Sand Castle (2017)
Starring: Nicholas Hoult, Logan Marshall-Green and Glen Powell
Directed by: Fernando Coimbra
Set during the occupation of Iraq in 2003 a small platoon are sent to a village to help fix the water pipes which were inadvertently destroyed. Organising the distribution of water and reconstruction of the the plumbing becomes a huge challenge within a war environment surrounded by potential enemies.
Sand Castle is quite a hard movie to write a review on as this isn’t your run of the mill wartime movie. There are no epic action sequences and the plot isn’t your regular ‘mission to win the war/save the world’ either. It’s quite a slow drawn out story about some of the harsh realities of the Iraqi war.
Nicholas Hoult stars as Private Ocre who isn’t a brave person, he joined the army before the terror attacks of 9/11 because he needed the money and didn’t anticipate that he’d actually be sent to a war zone. Whilst there he tries to injure himself by slamming his hand in the door of one of the armoured Hummers to avoid serving but doesn’t prevail. As his squad gets called upon to do some routine missions he begins to feel the camaraderie with his fellow soldiers. They are then sent to aide a local village get their water supply back after it was damaged during an aerial attack, with this looking like a good propaganda piece for the press the decision makers are insistent that this mission be a successful one. During a bit of a rollercoaster ride while within the compounds of the Iraqi village Private Ocre seems to find himself wanting to stay and help and become a part of change.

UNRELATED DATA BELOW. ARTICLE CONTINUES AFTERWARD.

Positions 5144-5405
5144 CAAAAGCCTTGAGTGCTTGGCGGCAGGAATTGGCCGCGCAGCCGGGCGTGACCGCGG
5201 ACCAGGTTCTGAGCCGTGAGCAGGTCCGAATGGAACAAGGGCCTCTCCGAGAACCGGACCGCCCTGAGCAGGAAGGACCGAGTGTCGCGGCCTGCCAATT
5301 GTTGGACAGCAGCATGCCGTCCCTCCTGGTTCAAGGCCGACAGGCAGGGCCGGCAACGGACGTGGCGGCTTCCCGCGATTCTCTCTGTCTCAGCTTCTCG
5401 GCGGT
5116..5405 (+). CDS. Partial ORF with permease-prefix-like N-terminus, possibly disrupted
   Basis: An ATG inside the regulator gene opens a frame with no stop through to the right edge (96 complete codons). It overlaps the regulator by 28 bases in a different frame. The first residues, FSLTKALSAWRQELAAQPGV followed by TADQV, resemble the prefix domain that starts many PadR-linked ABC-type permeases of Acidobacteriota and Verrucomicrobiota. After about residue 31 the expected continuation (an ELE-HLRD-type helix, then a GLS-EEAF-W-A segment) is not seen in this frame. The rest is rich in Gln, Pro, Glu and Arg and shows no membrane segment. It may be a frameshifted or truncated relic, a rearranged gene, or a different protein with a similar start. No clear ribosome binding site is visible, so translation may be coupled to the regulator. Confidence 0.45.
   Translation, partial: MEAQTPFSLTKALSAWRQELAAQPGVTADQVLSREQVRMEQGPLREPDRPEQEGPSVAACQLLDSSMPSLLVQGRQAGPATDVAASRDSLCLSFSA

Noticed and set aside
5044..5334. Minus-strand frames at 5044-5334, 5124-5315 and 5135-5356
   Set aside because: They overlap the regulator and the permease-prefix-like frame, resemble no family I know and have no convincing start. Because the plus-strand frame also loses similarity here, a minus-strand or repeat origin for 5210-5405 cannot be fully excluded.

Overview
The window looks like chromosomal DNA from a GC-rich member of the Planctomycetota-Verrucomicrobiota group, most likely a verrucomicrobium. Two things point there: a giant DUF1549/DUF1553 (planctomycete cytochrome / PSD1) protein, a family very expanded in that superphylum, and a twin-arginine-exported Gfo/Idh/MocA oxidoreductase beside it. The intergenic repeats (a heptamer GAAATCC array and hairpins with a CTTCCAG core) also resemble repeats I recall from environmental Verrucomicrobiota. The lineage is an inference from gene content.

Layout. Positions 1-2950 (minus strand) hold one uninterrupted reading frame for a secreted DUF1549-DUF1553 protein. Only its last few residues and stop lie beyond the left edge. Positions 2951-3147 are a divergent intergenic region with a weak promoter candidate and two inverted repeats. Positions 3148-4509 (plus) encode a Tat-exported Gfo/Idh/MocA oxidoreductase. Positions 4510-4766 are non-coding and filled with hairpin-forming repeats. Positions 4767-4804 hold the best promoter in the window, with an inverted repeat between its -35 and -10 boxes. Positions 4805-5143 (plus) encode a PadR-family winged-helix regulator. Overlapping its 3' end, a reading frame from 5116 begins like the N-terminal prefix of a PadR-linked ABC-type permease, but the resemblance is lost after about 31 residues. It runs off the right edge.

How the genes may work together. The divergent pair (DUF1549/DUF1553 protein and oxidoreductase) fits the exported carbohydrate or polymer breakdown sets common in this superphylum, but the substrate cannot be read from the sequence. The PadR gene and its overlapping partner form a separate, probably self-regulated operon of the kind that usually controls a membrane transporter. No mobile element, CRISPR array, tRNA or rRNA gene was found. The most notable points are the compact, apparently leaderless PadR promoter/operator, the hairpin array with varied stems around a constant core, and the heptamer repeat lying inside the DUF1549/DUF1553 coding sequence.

Nicholas Hoult does brilliantly well in displaying such a range of different emotions as Pvt. Matt Ocre which shows just how versatile an actor he truly is. I really believe he is going to be a major star in Hollywood for many years to come. He also has support from an experienced group of actors which included Henry Cavill, Logan Marshall-Green and Tommy Flanagan who each produce fine displays in their own right.
As mentioned the story was quite slow which gives the movie that added realism, similar to how Jarhead portrayed war in successfully showcasing war isn’t all killing, explosions and firefights. The movie was well written by Chris Rossener who is a Special Operations Iraq War veteran which makes the story so much more believable and adds a great deal of authenticity as he was writing from experience.
Overall, while not delivering a huge amount of action which in all honesty is what I was expecting before watching this movie, Sand Castle more than makes up for in grittiness and displays a realistic portrayal of a soldier during the Iraq war. Sand Castle is also an example of the ability Netflix now has to continuously produce quality movies.